"My sister is in pain."
Translation:Πονάει η αδελφή μου.
The possessive pronoun has two forms: the strong and the weak. The strong one is ο/η/το δικός/ή/ό μου/σου/του/της and can be put before or after the noun. It can be translated as "my/your/his/her own" and is put before the noun in English. The weak form is simply μου/σου/του/της after the noun, and it the same as my/your/his/her, but before the noun in English.
Notice: The "του" or "της" depends on the genre of the possessor, του for masculine and neutral, της for feminine.
Example: Strong: η δική μου αδελφή or η αδελφή η δική μου (double articles in the second case). Weak: η αδελφή μου.
The double article in η αδελφή η δική μου makes sense - it's like one way of showing attributive position in Ancient Greek. The double article next to one another is where I'm confused - it seems redundant and unnecessary, as the pronoun is already in attributive position.
Yes, you are right. It seems redundant. The explanation I can imagine why it is so, is that the emphasis goes to η δική μου, and the first article is obligatory before η αδελφή, as it is in definitive form. It is not good Greek to omit one of these two articles, even understood, as redundant.
Notice that in Ancient Greek the possessives are different: https://el.wiktionary.org/wiki/%E1%BC%90%CE%BC%CF%8C%CF%82
Hmm. Do you happen to know of a good Greek Grammar with an in depth discussion on the matter? I have access to Greek: An Essential Grammar of the Modern Language, Written By: Holton, Mac; Mackridge, Peter; Warburton, I.P. through my university. It's pretty basic, but none of its examples (pg 95) of the strong possessive do not use the double article: το δικό μας σπίτι είναι παλιο. Δεν έχει δικό της σπίτι. Is the double article only needed some of the time?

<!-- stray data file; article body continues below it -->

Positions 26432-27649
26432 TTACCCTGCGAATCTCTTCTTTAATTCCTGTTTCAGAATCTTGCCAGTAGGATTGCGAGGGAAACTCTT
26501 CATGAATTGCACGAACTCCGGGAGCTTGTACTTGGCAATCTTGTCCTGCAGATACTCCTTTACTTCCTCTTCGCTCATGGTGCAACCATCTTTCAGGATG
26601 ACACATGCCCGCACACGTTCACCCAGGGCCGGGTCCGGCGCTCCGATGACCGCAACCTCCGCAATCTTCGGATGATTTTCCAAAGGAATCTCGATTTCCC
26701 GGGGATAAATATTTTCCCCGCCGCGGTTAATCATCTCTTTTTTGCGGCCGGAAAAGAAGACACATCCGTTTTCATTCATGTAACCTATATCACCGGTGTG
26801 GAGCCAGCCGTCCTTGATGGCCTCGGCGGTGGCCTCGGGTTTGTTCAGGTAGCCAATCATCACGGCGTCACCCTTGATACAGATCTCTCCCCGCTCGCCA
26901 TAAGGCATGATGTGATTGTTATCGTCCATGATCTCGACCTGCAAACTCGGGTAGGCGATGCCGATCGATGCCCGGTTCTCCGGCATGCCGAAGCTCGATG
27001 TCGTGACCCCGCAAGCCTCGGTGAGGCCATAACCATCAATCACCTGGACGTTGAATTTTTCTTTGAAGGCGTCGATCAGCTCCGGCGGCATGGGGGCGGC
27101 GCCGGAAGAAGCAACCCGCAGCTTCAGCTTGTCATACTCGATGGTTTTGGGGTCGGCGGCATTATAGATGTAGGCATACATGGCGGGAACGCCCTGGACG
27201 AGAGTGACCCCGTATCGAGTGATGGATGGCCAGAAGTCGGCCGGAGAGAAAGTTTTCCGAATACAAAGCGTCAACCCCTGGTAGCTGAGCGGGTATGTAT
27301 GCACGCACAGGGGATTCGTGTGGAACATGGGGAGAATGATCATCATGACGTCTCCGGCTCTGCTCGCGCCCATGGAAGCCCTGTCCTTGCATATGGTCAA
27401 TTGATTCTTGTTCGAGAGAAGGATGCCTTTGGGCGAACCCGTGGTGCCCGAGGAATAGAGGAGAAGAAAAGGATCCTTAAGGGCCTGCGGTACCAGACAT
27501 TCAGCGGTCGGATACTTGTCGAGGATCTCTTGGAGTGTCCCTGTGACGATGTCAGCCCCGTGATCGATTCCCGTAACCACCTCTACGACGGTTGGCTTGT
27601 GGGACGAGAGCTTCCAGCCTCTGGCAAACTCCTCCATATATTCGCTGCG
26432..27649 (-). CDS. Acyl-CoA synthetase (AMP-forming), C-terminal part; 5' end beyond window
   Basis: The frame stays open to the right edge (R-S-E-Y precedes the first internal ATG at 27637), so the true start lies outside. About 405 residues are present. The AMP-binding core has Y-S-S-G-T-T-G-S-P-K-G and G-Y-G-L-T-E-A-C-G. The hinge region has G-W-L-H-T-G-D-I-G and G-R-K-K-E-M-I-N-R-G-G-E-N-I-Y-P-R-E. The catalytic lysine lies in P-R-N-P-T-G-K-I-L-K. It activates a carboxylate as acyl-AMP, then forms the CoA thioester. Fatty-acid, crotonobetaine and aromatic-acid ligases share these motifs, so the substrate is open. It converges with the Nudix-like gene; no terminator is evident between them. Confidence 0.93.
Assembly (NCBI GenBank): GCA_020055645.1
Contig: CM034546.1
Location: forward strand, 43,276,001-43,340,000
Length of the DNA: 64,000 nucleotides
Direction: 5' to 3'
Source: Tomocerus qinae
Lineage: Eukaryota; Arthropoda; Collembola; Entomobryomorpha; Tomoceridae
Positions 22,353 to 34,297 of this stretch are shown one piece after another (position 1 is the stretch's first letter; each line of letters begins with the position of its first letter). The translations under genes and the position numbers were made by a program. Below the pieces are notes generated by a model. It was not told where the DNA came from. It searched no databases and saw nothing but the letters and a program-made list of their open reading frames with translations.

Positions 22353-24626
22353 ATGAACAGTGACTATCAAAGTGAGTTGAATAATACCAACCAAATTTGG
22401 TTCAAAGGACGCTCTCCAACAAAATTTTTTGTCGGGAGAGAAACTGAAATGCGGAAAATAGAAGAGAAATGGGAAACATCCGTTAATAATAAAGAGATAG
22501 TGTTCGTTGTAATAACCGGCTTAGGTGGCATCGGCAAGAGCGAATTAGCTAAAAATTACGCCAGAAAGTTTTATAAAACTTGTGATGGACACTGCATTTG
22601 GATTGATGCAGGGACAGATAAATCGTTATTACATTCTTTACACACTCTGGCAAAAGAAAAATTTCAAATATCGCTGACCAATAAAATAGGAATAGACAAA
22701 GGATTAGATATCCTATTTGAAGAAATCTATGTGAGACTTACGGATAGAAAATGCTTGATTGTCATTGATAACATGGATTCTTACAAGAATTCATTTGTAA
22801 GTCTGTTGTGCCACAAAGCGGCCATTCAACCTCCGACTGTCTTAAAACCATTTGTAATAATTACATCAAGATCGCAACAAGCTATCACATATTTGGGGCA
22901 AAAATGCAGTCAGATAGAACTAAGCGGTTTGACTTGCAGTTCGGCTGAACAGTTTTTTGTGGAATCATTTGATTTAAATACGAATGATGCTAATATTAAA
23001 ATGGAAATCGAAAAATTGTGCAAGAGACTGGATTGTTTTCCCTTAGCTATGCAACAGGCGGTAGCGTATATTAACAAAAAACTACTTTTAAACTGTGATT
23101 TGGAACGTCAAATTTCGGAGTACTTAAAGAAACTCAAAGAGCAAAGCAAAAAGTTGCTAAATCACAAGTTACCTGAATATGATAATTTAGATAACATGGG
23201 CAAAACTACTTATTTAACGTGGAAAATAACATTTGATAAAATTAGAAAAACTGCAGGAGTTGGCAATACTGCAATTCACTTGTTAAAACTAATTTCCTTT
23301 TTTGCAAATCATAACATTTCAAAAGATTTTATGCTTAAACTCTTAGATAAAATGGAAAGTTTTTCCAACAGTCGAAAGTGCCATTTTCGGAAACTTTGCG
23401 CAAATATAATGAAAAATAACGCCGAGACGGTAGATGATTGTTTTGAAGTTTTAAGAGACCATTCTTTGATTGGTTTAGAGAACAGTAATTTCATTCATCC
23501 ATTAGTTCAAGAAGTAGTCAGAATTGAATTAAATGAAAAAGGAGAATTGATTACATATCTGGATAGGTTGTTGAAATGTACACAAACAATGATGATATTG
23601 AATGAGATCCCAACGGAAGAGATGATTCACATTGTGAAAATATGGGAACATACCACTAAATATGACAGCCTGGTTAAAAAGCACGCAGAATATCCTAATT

Yes, indeed. But look at the syntax of the above sentence. It is something different. The case I am talking about is if το δικό της is after the noun, I am talking ONLY for this case and it is correct in Greek: το σπίτι το δικό της (double article). So: It is not good Greek:1) σπίτι το δικό της, except for examples like this: Αυτή έχει σπίτι, το δικό της, that means "she has a house, her own (house). 2) το σπίτι δικό της. (Except that the noun is "technically" glued with the pronoun as: Είναι το σπίτι δικό της, that is the same as To σπίτι είναι δικό της. Notice that in Greek we can do it even in affirmative, not only in questions like in English. The scheme Subject-Verb-Object or Predicate can be easily reversed or even omit the Subject in Greek, it is not so strict, as in English. The declension helps to be understood the sentence, or it can be understood by the context. I couldn't find some bibliography about this very examples. :(
@slh123 What I see now is that an extra η infiltrated the sentence and we must delete it. I'm sorry you have been chasing through grammar books to explain that parasitic "η". With a bit of searching, I found it, it was our mistake and I am sorry. It will be sent back to where it came from.